ing a 1031 exchange.
What is a 1031?
In a nutshell: Utilizing section 1031 of the US Internal Revenue Code is an effective strategy to defer any capital gains tax that may arise from selling investment property. By exchanging the real estate for like-kind property, owners and investors may defer some or all capital gains tax and use all of the proceeds to purchase a replacement property.
What are the Advantages?
- allowing you to produce a long-term, sustainable, growing income stream.
- potential liquidity with the ability to cash out your investment tax deferred
- gives the option of diversifying your holdings among multiple properties and partial interests
How Does it Work?
Savvy investors use 1031 exchanges to defer capital gains and build wealth. In real estate, a 1031 exchange is a swap of one investment property for another. IRS Section 1031 has many moving parts. And, real estate investors should take time to understand them before attempting its use. An exchange can only be made with like-kind properties. So, IRS rules limit use with vacation properties.
A 1031 exchange is a swap of properties that are held for business or investment purposes.
- Each property being exchanged must be considered like-kind in the eyes of the IRS in order for capital gains taxes to be deferred.
- If used correctly, there is no limit on how many times or how frequently you can do 1031 exchanges.
- The rules may apply to a former primary residence only under very specific conditions.
There’s no limit on how many times or how frequently you can use a 1031. You can rollover the gain from one piece of investment real estate to another, to another, and another. So, even though you may profit from each swap, you avoid capital gains taxes until you sell for cash years into the future. The idea is that you will only then pay “long-term” capital gains tax.
What Does Like-Kind Exchange Mean?
According to the IRS, most exchanges must merely be of “like-kind.” This is a somewhat enigmatic phrase that may not mean what you think it does. For example, you might exchange an apartment building for undeveloped land, or a farm or ranch for a strip mall. You might even exchange one business for another. But there are traps, so be wary.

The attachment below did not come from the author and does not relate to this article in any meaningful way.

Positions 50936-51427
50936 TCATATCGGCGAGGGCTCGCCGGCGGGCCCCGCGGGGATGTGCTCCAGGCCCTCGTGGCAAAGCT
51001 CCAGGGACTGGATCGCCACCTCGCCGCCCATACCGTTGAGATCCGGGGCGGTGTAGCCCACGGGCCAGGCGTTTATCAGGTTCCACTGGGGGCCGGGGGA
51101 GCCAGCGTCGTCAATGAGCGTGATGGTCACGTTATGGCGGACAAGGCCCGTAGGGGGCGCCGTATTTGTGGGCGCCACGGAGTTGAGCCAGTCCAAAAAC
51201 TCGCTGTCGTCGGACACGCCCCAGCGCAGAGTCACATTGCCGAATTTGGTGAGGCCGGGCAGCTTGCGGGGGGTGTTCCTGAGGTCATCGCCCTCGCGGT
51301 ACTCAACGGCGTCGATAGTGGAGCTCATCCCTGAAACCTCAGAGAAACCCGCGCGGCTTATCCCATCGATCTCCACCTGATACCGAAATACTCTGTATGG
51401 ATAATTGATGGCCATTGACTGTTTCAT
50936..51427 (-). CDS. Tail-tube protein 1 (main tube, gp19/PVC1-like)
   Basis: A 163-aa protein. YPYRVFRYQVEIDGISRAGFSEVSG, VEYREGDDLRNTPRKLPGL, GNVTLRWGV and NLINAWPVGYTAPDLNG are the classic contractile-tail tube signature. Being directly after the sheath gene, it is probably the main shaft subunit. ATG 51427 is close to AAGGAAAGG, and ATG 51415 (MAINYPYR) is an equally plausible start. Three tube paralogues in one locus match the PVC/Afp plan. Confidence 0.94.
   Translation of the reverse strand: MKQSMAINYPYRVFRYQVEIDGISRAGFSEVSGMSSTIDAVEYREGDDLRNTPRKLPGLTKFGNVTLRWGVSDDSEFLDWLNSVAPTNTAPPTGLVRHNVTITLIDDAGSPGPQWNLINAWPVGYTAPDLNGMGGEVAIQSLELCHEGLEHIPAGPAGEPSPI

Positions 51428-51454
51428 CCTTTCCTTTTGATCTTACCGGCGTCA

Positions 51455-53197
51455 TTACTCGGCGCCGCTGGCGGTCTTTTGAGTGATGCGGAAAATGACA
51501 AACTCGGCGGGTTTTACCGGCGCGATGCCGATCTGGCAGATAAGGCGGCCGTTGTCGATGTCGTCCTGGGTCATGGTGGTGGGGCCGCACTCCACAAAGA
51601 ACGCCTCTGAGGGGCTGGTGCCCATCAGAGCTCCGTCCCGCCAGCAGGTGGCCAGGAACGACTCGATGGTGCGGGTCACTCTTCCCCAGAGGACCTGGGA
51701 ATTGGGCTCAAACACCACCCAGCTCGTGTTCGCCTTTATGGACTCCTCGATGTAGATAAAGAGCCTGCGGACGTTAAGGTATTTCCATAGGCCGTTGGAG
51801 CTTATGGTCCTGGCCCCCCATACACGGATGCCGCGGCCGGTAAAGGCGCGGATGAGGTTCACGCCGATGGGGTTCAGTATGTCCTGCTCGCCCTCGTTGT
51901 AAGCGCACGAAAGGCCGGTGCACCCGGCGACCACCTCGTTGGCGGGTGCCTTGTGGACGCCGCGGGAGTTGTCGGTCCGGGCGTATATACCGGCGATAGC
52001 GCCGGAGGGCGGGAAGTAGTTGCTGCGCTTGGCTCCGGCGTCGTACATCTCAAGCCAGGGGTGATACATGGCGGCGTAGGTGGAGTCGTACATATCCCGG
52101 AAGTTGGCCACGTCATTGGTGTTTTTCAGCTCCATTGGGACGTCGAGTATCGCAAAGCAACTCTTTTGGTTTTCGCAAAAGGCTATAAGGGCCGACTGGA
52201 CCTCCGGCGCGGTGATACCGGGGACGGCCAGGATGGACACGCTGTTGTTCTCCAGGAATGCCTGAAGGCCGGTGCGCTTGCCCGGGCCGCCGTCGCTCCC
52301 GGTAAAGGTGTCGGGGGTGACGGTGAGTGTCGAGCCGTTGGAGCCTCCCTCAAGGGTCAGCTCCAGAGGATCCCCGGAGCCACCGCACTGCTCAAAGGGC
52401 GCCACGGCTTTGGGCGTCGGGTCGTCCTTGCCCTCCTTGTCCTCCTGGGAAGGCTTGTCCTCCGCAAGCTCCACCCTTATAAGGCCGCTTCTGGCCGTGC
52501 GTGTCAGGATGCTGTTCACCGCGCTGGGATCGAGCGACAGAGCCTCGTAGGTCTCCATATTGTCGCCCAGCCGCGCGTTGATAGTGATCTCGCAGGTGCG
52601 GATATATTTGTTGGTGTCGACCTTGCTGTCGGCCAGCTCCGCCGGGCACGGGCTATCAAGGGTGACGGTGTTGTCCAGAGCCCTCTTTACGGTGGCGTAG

The 1031 provision is for business property and investment. But, the rules apply to a former primary residence only under specific conditions. There are additional ways to utilize the 1031 rule for exchanging vacation homes, but this loophole is much tighter now than in the past. In order to qualify for a 1031 exchange, both properties must be located in the United States.
Depreciable Property has Special Rules
Exchanging depreciable property can trigger a profit known as depreciation recapture. And, it is taxed as ordinary income. For example, if you exchange one building for another building, you likely avoid recapture. However, if you exchange improved land that has a building for unimproved land with no structures, any depreciation you previously claimed on the building is recaptured as ordinary income. But, interests as a tenant in common (TIC) in real estate do qualify.
2017 Tax Cuts and Jobs Act Changes to 1031
Prior to the passage of the 2017 Tax Cuts and Jobs Act (TCJA), some exchanges of personal property (e.g., franchise licenses, equipment, or aircraft) qualified for a 1031 exchange. Today, only real property (or real estate) as defined in Section 1031 qualifies.
Stay tuned for part 2 in our next post.
Find the Right Property Advisor For You
If you are interested in an investment property or a 1031 exchange, let me know. Finding the right property advisor that fits your needs doesn’t have to be difficult. I am commercial-certified to help investors and have sold several duplex’s locally (2 very recently). Let me help you with your 1031 exchange.
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